Friday 29 May – Seana Bhraigh: Described in the Scottish Mountaineering Club’s Hillwalkers’ Guide as one of three competing for ‘the title of the most distant Munro’, I committed to staying in Magoo’s Bothy on Loch a’Choire Mhoir. Parking just before Corriemulzie Lodge, the approach was in great weather. I left my rucksack at the foot of the Munro, as I had opted for the slightly longer horseshoe route, which provided a good scramble up the ridge above the Loch. However, losing myself in the cloud above 800m, I found myself on the next ridgeline along from the Munro, costing me in total nearly 2 hours. After retrieving my rucksack, I had to make a river crossing in order to reach the bothy at 7:30pm. I then had a personal triumph, starting my first bothy fire (and without firelighters), before a restless, cold, windy, rainy, dark and lonely night (but for the obligatory bothy mouse).
Saturday 30 May – Fionn Beinn: After the return from the bothy to the car, I drove to Garve to find a B&B before choosing a quick outlier to fill the afternoon, trying to make it down for the early Northwest Scotland dinner curfew of 8pm!
Sunday 31 May – Am Faochagach: A very boggy approach required yet another river crossing. Appalling conditions on the flat top brought strong winds, driving snow and very poor visibility. Upon reaching the river-crossing again on the descent, it looked like the weather had abated for the afternoon. Preparing for the crossing, having taken off my boots, socks, gaiters and waterproof trousers mid-route for the fifth time in a week, in the periphery of my vision, I noticed a very fast-approaching shower from the north. As I stepped into the freezing water, a curtain of hail smacked me in the face. This elicited a quick succession of expletives interspersed with the date and further expletives. The shower continued until I reached the other side. It certainly felt like the weather had been playing with me that day. I arranged that afternoon to make Aultguish Inn bunkhouse my base for the week. It conveniently has a bar and restaurant attached to it.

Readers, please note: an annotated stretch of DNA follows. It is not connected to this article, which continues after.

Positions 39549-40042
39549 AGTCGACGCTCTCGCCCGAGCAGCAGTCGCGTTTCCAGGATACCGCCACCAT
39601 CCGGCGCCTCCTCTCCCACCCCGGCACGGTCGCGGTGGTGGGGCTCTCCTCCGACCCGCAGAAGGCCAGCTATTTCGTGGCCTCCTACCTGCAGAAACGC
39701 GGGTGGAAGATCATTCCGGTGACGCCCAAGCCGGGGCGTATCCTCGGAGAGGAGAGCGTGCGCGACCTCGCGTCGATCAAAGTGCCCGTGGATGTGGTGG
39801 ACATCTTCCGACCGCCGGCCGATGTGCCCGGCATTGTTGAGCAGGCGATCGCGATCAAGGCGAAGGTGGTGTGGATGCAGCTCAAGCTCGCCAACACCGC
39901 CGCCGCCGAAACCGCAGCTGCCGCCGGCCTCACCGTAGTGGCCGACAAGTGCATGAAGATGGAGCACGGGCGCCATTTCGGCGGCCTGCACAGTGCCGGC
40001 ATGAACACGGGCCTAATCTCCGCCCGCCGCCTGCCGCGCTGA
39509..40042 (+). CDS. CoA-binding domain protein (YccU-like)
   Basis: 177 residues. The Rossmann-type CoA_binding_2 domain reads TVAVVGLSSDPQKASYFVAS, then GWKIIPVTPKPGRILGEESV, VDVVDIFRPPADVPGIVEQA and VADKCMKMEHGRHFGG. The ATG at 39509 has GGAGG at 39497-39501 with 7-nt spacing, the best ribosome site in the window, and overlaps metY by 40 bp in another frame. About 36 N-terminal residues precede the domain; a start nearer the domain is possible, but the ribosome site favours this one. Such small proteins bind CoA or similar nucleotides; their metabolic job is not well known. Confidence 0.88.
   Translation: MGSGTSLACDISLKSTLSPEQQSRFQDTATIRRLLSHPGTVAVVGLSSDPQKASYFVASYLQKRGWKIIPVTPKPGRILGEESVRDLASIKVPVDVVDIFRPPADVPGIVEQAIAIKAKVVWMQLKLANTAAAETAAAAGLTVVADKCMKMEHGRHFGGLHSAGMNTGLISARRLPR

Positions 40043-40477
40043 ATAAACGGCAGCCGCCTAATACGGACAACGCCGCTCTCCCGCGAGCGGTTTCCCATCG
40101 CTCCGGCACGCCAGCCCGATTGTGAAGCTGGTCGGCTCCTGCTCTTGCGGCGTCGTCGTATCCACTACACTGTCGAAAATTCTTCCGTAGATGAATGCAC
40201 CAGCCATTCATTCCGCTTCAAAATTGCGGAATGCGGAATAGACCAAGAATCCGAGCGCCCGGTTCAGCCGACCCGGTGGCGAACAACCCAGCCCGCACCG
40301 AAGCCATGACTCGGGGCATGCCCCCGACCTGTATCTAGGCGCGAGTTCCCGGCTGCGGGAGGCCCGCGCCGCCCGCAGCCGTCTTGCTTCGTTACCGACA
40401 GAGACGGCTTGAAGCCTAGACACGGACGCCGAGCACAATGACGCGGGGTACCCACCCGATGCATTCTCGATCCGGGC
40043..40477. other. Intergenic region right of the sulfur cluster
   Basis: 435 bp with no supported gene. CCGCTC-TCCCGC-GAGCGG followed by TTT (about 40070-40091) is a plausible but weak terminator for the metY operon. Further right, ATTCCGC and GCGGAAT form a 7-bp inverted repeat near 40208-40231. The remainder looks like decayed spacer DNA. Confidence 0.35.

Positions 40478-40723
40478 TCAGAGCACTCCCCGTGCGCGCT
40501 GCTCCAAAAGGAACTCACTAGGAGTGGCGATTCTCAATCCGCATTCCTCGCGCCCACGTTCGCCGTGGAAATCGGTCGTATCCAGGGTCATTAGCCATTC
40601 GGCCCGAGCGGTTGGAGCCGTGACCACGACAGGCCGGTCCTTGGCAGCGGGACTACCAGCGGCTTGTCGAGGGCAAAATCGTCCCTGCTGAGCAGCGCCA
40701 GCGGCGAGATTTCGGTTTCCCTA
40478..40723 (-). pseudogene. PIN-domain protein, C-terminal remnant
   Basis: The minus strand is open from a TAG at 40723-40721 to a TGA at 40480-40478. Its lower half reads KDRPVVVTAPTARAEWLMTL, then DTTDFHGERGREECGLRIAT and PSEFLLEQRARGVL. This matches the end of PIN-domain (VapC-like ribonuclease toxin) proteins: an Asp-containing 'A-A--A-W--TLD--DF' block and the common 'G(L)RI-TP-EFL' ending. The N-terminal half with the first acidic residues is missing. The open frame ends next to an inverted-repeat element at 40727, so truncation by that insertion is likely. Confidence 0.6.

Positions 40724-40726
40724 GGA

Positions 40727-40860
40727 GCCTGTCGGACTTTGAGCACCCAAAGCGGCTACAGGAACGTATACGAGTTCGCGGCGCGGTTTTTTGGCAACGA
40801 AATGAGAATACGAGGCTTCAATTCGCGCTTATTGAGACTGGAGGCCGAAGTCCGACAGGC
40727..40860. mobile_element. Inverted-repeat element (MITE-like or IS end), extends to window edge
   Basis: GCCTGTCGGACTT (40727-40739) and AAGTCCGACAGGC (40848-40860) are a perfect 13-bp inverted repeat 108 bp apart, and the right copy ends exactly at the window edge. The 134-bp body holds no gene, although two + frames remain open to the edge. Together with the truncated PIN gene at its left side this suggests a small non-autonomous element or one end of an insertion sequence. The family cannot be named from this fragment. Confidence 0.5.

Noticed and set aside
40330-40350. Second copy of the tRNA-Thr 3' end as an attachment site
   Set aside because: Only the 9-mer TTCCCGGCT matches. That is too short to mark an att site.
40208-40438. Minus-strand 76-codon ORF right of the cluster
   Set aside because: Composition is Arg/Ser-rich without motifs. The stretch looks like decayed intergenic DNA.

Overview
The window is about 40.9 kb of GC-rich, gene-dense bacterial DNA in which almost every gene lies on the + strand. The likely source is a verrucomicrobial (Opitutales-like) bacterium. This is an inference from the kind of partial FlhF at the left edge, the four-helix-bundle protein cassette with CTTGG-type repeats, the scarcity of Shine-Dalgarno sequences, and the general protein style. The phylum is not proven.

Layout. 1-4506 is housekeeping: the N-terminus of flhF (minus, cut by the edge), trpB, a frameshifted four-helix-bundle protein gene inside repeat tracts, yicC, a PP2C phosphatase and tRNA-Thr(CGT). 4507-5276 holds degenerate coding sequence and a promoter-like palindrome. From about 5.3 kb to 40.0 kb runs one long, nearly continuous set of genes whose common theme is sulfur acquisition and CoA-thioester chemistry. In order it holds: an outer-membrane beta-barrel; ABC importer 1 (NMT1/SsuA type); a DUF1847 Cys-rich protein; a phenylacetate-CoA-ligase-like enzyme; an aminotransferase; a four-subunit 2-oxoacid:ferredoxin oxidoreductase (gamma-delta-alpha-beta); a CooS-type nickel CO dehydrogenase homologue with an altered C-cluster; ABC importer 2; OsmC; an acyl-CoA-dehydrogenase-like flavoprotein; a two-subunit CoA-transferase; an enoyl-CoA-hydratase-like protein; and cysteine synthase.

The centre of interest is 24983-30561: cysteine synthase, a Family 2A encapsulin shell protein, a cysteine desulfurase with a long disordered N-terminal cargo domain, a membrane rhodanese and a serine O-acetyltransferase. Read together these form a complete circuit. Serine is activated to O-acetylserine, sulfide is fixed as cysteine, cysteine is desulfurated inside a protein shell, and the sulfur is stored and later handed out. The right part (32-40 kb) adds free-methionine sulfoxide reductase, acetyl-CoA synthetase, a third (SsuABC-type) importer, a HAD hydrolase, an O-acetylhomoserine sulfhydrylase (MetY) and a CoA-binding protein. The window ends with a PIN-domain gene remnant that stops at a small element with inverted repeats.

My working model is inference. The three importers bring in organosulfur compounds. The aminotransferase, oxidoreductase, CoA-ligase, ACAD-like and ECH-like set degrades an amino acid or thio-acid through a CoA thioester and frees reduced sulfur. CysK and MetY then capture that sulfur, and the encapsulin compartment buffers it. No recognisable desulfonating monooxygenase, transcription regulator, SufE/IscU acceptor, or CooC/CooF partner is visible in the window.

Monday 1 June – Beinn Dearg, Cona’Mheall, Meall nan Ceapraichean, Eididh nan Clach Geala: I couldn’t have asked for better conditions for the approach. Beinn Dearg, having a eponymous local beer which I enjoyed that evening, was covered in a fresh layer of knee deep snow at the top.
Tuesday 2 June – Meall a’Chrasgaidh, Sgurr nan Clach Geala, Sgurr nan Each, Sgurr Breac, A’Chailleach: An ambitious day for the horrible conditions and poor visibility.
Wednesday 3 June – Ben Wyvis: After two big days, a more leisurely day up a well-pathed outlier was welcome relief. Having said that, the weather being clear all day still meant a strong, cold wind at the top. Putting my thick gloves on a little too late, my hands froze up properly for the first time. After half an hour, as I made it down out of the wind, I felt that nauseating feeling as my fingers began to thaw.